The LEGO Movie 2: The Second Part
The Walking Dead
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All Critics (15)
| Top Critics (3)
| Fresh (14)
| Rotten (1)
Village Rockstars is confident and sincere, its story unfolding at a languid but controlled pace.
All the kids are natural actors, but Bhanita Das is a standout in every scene. As the work-worn mother, Basanti Das embodies the refreshing lack of sentimentality that gives the film its modern attitude.
Pluckily optimistic and unsentimental to a fault, writer-director Rima Das' second film is a tonic to third world poverty porn.
While Rima Das intended the film to be a tribute to her village, her sensitivity and warmth guarantees that it also captures the innocence of childhood - and the doting bond between mothers and daughters.
Kids pass the time climbing trees or sinking into the marsh, Das's camera capturing them as lively extensions of nature.
Das' warm direction conveys a palpable affection for these people. But the thin plot keeps the audience at a distance.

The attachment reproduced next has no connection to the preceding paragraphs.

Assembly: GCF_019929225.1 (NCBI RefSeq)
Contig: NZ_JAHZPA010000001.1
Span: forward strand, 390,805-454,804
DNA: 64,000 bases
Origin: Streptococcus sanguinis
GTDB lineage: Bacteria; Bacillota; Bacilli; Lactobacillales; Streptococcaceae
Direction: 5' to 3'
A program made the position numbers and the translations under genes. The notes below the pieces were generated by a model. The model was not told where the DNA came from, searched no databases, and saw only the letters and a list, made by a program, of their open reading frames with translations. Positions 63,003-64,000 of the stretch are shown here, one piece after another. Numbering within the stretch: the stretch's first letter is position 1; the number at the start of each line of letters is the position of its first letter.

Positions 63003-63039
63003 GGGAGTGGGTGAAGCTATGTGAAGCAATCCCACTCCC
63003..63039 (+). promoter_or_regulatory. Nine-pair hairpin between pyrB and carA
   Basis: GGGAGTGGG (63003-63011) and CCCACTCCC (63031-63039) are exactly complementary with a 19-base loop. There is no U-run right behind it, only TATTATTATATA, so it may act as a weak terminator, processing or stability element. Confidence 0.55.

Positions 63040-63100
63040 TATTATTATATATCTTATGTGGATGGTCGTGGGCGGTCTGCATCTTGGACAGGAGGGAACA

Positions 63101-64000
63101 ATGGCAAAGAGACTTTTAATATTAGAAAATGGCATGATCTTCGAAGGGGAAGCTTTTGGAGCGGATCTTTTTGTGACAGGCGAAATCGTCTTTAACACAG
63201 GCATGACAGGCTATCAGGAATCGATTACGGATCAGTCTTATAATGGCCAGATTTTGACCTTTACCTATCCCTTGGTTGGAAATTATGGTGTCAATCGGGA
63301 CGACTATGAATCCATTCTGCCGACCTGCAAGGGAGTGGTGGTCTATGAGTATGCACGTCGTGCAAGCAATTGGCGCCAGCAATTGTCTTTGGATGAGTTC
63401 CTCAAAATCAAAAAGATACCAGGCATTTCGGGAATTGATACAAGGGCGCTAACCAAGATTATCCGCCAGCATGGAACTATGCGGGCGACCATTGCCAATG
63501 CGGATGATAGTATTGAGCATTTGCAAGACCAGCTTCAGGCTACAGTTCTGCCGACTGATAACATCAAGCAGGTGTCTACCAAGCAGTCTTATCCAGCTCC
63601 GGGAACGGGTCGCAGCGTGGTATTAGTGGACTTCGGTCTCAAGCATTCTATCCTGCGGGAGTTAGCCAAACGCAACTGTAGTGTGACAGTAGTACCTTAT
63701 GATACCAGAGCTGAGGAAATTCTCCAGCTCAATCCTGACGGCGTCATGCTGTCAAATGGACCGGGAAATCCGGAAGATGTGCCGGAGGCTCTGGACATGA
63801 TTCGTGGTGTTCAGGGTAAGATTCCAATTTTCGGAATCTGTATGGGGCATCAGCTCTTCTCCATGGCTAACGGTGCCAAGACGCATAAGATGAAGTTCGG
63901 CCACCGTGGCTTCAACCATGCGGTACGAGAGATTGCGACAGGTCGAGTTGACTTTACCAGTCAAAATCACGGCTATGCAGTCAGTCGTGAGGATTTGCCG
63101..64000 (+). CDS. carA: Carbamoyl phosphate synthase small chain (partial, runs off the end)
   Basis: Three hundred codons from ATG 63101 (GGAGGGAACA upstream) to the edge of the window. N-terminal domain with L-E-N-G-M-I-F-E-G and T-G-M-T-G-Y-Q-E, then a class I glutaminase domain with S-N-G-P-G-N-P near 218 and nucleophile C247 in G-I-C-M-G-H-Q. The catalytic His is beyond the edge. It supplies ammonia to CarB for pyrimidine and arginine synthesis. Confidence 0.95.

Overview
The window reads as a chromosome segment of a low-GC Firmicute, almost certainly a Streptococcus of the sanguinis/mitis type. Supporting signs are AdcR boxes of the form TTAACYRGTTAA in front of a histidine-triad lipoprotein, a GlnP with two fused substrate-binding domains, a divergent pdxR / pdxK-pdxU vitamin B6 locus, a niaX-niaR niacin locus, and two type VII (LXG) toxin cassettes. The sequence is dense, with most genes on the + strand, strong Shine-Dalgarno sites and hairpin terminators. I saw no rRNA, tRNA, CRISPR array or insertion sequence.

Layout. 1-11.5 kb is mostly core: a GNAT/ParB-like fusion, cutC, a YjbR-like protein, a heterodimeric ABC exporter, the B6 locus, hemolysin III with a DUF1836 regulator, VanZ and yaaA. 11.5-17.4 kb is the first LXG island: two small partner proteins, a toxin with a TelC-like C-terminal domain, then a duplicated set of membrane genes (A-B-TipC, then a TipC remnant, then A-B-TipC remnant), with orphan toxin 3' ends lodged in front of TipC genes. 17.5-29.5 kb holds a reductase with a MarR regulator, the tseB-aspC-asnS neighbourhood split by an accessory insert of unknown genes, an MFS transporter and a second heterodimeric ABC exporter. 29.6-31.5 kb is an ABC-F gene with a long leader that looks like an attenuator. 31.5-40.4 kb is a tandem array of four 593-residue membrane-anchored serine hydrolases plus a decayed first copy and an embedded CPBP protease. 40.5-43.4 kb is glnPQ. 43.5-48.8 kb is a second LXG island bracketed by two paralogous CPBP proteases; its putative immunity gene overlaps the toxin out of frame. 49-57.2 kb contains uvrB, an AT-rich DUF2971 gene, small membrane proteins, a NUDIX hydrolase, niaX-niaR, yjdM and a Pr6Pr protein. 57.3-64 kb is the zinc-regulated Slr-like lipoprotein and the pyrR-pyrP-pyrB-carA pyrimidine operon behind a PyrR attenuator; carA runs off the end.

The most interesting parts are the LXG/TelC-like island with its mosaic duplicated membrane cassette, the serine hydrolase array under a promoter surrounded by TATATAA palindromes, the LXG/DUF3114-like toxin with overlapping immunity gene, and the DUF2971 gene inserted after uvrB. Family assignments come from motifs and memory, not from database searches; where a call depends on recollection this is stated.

More than Terrence Malick and the existential poetry of his films, Village Rockstars' closest cinematic cousins are Benh Zeitlin's 2012 fable about climate change, Beasts of the Southern Wild, and Sean Baker's 2017 masterpiece, The Florida Project.
The most appealing is the persistence and simplicity with which Das subverts gendered expectations and norms.
The atmosphere of Village Rockstars is so real that it almost feels like a documentary. Rim Das' direction is the opposite of fussy, allowing the characters and their actions to breathe on screen in a way that speaks to her affection for the subject.
The sense of spontaneity in this film will make it particularly appealing to young viewers, and it features the most delightful relationship between a child and a domestic animal since 2015's Lamb.
Village Rockstars is heartbreaking and uplifting in equal measure.
How beautifully told it is, with not a shred of artifice. There is solid craft at work, but at no point calls attention to itself.
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